REVIEW: The Architecture of Harry Weese
By William Morgan
Harry Weese is one of the second generation Modernists, like Eero Saarinen, Edward Larrabee Barnes, and Paul Rudolph, whose careers are being reassessed after a generation or more of eclipse. Historian Robert Bruegmann’s The Architecture of Harry Weese sets out to revive the Chicago architect’s reputation. Such monographs are incredibly important to our cultural patrimony and yet, are becoming increasingly rare in an economy that undervalues architectural scholarship.
The book covers Weese’s life (191 5-1998), from a youthful, eye-opening encounter with the Dymaxion car and the Kecks’ House of Tomorrow at the Century of Progress Exposition to the Beaux-Arts rigors of M.I.T. He then studied pottery, textiles, and city planning at Eliel Saarinen’s Cranbrook along with Charles and Ray Eames, Ralph Rapson, and Harry Bertoia. Half a dozen years before Benjamin Thompson’s more famous Design Research, Weese established a pioneering “design store” in 19 47, the chief draw of which was Alvar Aalto’s furniture.
Following a trip to Greece with Eero Saarinen, Weese set up office in Chicago, then the architectural fiefdom of Mies van der Rohe. By the 1960s, the stylistically more adventurous Weese was doing urban design work, office blocks, and buildings at major universities. A chronological review of the most notable of Weese’s 1,000 commissions by Kathleen Murphy Skolnik forms the bulk of the book.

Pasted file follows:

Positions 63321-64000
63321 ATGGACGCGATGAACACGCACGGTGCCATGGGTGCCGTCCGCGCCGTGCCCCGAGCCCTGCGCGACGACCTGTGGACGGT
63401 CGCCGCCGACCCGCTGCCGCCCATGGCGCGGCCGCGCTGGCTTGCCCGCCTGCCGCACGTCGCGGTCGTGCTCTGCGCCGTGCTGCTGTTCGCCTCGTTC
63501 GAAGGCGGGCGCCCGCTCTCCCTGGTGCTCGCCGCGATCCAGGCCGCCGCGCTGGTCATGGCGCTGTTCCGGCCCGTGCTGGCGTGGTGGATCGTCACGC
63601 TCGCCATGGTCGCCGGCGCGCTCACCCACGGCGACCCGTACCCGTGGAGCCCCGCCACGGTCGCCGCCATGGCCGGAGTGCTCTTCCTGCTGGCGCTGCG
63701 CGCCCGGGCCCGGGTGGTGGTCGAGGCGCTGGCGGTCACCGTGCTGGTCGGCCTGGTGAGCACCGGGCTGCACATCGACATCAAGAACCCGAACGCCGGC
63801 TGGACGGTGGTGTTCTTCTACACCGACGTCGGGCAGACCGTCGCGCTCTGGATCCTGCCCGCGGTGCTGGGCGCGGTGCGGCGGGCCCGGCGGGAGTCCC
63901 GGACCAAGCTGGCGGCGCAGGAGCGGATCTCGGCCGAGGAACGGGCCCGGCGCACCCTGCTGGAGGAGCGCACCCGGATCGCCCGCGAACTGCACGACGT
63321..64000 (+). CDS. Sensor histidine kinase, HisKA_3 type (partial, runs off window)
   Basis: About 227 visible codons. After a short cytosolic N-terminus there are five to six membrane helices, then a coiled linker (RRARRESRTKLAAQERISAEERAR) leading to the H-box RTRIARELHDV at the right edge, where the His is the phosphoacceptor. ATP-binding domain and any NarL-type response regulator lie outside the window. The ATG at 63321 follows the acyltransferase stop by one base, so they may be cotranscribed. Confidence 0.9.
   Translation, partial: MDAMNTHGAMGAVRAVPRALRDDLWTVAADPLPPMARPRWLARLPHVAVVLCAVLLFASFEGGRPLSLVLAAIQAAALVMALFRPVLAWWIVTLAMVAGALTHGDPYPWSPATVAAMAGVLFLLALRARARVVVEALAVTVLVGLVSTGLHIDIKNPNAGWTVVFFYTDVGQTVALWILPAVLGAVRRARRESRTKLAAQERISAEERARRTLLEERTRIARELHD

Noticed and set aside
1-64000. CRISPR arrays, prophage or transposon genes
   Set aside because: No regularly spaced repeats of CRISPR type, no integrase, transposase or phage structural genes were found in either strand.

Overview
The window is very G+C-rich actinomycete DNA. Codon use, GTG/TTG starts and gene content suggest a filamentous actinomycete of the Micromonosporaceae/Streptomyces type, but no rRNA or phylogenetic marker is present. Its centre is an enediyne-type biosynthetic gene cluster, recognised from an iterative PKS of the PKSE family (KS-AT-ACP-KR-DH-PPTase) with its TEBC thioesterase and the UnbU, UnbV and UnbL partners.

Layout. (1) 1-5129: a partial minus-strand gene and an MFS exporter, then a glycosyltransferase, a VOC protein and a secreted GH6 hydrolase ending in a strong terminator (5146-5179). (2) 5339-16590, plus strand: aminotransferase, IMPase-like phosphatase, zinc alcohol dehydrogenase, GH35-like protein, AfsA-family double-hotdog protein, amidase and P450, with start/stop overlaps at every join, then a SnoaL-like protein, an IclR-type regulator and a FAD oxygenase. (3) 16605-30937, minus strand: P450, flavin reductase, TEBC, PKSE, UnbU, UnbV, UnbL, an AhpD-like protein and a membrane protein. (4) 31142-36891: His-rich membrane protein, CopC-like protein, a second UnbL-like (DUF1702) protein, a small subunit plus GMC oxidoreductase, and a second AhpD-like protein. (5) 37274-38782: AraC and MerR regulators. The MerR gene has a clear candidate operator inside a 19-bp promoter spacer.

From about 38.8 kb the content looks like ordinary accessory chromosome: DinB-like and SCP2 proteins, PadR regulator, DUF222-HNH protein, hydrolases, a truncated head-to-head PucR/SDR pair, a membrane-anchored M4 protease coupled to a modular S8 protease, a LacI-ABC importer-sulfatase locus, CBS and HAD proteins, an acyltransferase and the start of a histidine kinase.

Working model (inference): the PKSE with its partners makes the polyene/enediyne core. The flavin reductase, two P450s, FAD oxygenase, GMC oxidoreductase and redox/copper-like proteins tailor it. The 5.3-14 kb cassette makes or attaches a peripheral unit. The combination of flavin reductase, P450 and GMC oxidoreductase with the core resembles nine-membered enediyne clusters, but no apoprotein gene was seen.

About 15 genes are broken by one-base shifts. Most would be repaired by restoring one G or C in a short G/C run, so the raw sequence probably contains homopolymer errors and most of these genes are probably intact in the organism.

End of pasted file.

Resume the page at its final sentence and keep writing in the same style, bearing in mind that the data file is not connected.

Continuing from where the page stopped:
By the 1970s, Weese had additional offices in Washington and Miami and a staff of 140. He served as a juror in the Vietnam Veteran’s Memorial competition (Bruegmann claims that Weese discovered and championed Maya Lin’s design—a claim made by other jurors). At the same time, his Washington Metro stations—the “greatest architectural opportunity in the twentieth century”—were also under construction. But like his hero Louis Sullivan (whose Chicago Auditorium Building he lovingly restored), Weese’s weakness for the bottle was his undoing and, by the early1990s, his better employees and his reputation had moved on.
Although forever associated with Chicago, the high point of his career was the design and construction of the Washington Metro (one of its dramatic stations graces the book’s cover). RFQs were sent to 30 firms, 17 responded, and five were interviewed, but Weese was the only architect who had a “seriously detailed understanding of the tasks at hand.” His single-design scheme for entire system was brilliant; the coffered ceilings are both a dignified nod to the classical past and a handsome functional solution. Although since compromised in part and not always well maintained, the Metro nevertheless gives a cosmopolitan demeanor to a heretofore-dowdy capital city.
William Morgan is an architectural historian and critic. As a professor at the University of Louisville, he often took his students to Columbus, Indiana to study the buildings of Eero Saarinen and Harry Weese.